The challenge to test with smartphones

The challenge to test with smartphones

Qosdroid_kleinWhen Apollo 11 took off in July 1969 to conquer the Moon, a computer, much less powerful than an Android smartphone today, supported the flight into space. While using a smartphone is not exactly rocket science, their capabilities are still challenging enough for mobile networks. Therefore, network operators want and must employ phones that they recommend to their subscribers in their end-to-end test process. This allows them to test their complete portfolio and ensure all services they offer run flawlessly in their live networks.

However, integrating UEs into an automatic test system may turn out to be a pitfall for engineers. Especially, as smartphones are not designed for automated control and therefore, most features cannot be controlled over conventional interfaces. “Some features can only be accessed via the OS. This includes very basic features, for example the flight mode, which is important to detach UEs from network. Still all these functions have to be tested in end-to-end tests and therefore must be executed in LTS”, says Qosmotec’s managing director Dr. Dieter Kreuer.

Test Automation App replaces the AT interface

However, with smartphones becoming more and more common a solution had to be found. Qosmotec’s development team concluded that this provided an opportunity to tackle two problems at once:

With Qosdroid, immediately all vendors and all models based on Android operating system are supported by LTS

With Qosdroid, all vendors and all models based on Android operating system are supported by LTS

1. Finding a sustainable solution to integrate smartphones into LTS to ensure comprehensive end-to-end tests for all phone models on the market.

2.  Gaining independence from individual telephone hardware, an issue since Qosmotec’s founding days.

They came up with a Test Automation App to control smartphones using an Android OS, Qosdroid. “We were getting nowhere with AT interfaces. So we decided to take advantage of the fact that a smartphone is a small computer and use the OS to get access to all features,” says Dr. Kreuer about the strategy behind Qosdroid.

 

Tests run directly on the smartphone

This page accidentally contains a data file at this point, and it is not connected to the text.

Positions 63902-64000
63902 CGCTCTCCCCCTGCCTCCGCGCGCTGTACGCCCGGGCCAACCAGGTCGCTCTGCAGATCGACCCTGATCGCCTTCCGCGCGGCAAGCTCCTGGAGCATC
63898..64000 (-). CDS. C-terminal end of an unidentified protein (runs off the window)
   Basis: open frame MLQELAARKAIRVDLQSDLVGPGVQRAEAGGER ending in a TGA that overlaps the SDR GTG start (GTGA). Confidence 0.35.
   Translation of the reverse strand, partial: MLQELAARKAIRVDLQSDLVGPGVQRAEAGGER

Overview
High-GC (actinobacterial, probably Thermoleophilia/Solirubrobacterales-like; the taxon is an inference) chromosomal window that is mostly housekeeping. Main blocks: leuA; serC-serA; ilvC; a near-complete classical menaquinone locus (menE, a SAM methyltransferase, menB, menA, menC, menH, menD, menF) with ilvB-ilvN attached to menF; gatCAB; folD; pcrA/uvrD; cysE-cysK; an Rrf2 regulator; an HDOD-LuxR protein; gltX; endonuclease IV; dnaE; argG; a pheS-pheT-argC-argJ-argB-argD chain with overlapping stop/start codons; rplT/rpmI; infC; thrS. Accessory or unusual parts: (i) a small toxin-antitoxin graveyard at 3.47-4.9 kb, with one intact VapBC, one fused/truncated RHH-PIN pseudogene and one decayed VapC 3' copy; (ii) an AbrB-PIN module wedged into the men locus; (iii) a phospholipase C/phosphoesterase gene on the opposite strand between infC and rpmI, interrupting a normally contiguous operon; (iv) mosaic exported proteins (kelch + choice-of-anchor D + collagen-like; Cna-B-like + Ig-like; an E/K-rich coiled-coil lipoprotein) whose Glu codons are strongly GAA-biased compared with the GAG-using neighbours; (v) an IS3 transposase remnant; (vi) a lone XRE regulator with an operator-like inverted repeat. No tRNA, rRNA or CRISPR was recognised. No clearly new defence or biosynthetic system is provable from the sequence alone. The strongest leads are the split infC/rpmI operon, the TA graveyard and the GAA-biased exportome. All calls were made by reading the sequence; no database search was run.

This also simplified the LTS system architecture. While for controlling phones via AT-commands a separated control computer (the so called Mobile Control Server MCS) is a mandatory system component, the test automation app can be installed on Android smartphones from all vendors and allows users to run LTS test cases directly on the smartphone. “Once the app is installed it can execute LTS test cases directly on the phone via the Android OS”, explains Dr. Kreuer.

qosdroid_concept

Smartphones with Qosdroid are directly controlled by the LTS Application Server. A separate system component controlling UEs became obsolete

“This means we gain access to all features from a user perspective. A tester can design and execute test cases for live networks in which he employs features like apps or video communication, which are not accessible on smartphones via conventional interfaces. So network operators can ensure their complete portfolio runs in their network.”

While this solved the issue how to integrate smartphones into LTS, Dr. Kreuer highlights the independence from telephone hardware gained through Qosdroid: “It makes us and our customers much more independent from telephone hardware. It is very much plug and play. Qosdroid basically just needs an Android OS regardless of model and manufacturer. One no longer needs to check whether a new phone-model is compatible with the test automation system. We avoid a potential pitfall: integrating new hardware in a test automation system. Our customers can run end-to-end tests with new models once they are available”.

Last not least Qosdroid enables testers to take advantage of each attached UE’s processing capacity. This means the number of test UEs in LTS can be scaled up without additional backbone processing power. “Users can attach as many smartphones as they like and extend their existing test systems without any alteration of their set-ups”, summarizes Dr. Kreuer.

 

Mark Hakim

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